Stella-based models such as Limits to Growth possess a remarkable
surfeit of feedback circuits. As Norbert Wiener showed in 1952, feedback
circuits, in all their combinatorial variety, are the fountainhead of
control and self-governance. But in the forty years since that initial
flush of excitement about feedback, we now know that feedback loops
alone are insufficient to breed the behaviors of the vivisystems we find
most interesting. There are two additional types of complexity (there
may be others) the researchers in this book have found necessary in
order to birth the full spectrum of vivisystem character: distributed
being and open-ended evolution.
The key insight uncovered by the study of complex systems in recent
years is this: the only way for a system to evolve into something new is
to have a flexible structure. A tiny tadpole can change into a frog, but
a 747 Jumbo Jet can't add six inches to its length without crippling
itself. This is why distributed being is so important to learning and
evolving systems. A decentralized, redundant organization can flex
without distorting its function, and thus it can adapt. It can manage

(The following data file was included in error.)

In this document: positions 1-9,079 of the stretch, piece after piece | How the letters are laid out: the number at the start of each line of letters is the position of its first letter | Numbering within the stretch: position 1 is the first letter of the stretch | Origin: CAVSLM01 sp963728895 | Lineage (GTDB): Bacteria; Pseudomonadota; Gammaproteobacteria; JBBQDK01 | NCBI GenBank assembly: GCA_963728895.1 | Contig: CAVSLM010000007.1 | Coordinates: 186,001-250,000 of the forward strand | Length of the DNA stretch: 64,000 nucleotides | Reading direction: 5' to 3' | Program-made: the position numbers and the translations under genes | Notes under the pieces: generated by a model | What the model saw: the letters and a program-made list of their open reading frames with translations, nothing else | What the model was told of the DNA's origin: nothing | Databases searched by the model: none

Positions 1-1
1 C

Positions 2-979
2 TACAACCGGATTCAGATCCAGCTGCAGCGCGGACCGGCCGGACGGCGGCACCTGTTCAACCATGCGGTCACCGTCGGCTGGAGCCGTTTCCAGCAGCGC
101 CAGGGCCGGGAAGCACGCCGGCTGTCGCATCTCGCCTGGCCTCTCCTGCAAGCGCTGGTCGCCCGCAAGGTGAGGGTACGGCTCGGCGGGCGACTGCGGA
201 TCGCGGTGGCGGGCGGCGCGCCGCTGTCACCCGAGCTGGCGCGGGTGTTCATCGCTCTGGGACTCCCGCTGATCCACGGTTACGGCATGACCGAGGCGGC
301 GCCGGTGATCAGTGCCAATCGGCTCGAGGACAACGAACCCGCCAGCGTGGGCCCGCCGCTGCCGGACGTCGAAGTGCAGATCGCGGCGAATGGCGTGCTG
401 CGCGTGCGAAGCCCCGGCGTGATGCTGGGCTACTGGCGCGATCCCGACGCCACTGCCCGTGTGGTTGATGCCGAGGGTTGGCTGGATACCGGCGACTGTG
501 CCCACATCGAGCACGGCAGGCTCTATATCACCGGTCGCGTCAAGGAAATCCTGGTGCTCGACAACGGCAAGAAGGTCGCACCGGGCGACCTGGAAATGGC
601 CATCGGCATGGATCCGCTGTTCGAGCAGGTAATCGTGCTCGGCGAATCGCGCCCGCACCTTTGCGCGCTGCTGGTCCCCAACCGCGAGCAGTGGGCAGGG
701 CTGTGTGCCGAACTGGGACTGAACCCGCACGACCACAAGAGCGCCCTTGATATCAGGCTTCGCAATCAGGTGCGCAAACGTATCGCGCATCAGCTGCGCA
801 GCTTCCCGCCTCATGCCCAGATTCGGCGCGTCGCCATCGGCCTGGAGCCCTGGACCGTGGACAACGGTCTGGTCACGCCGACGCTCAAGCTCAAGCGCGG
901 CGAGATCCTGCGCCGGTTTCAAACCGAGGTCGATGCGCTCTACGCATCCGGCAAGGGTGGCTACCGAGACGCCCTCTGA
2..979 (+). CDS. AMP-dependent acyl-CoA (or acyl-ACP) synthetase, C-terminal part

change. We call that growth.
Direct feedback models such as Limits to Growth can achieve
stabilization -- one attribute of living systems -- but they can't learn,
grow, or diversify -- three essential complexities for a model of changing
culture or life. Without these abilities, a world model will fall far
behind the moving reality. A learning-less model can be used to
anticipate the near-future where evolutionary change is minimal; but to
predict an evolutionary system -- if it can ever be predicted in
pockets -- will require the requisite complexity of a simulated, artificial
But we cannot import evolution and learning without exporting control.
When Dana Meadows speaks of a collective human intelligence which steps
back to perceive global problems and then "reaches in and restructures
the system" of human endeavor, she is pointing to the greatest fault of
the Limit to Growth model: its linear, mechanical, and unworkable notion
There is no control outside a self-making system. Vivisystems, such as
economies, ecologies, and human culture, can hardly be controlled from
any position. They can be prodded, perturbed, cajoled, herded, and at
best, coordinated from within. On Earth, there is no outside platform
from which to send an intelligent hand into the vivisystem, and no point
inside where a control dial waits to be turned. The direction of large
swarmlike systems such as human society is controlled by a messy
multitude of interconnecting, self-contradictory agents who have only
the dimmest awareness of where the whole is at any one moment.
Furthermore, many active members of this swarmy system are not
individual human intelligences; they are corporate entities, groups,
institutions, technological systems, and even the nonbiological systems
of the Earth itself.
The song goes: No one is in charge. We can't predict the future.
Now hear the flip side of the album: We are all steering. And we can
learn to anticipate what is immediately ahead. To learn is to live.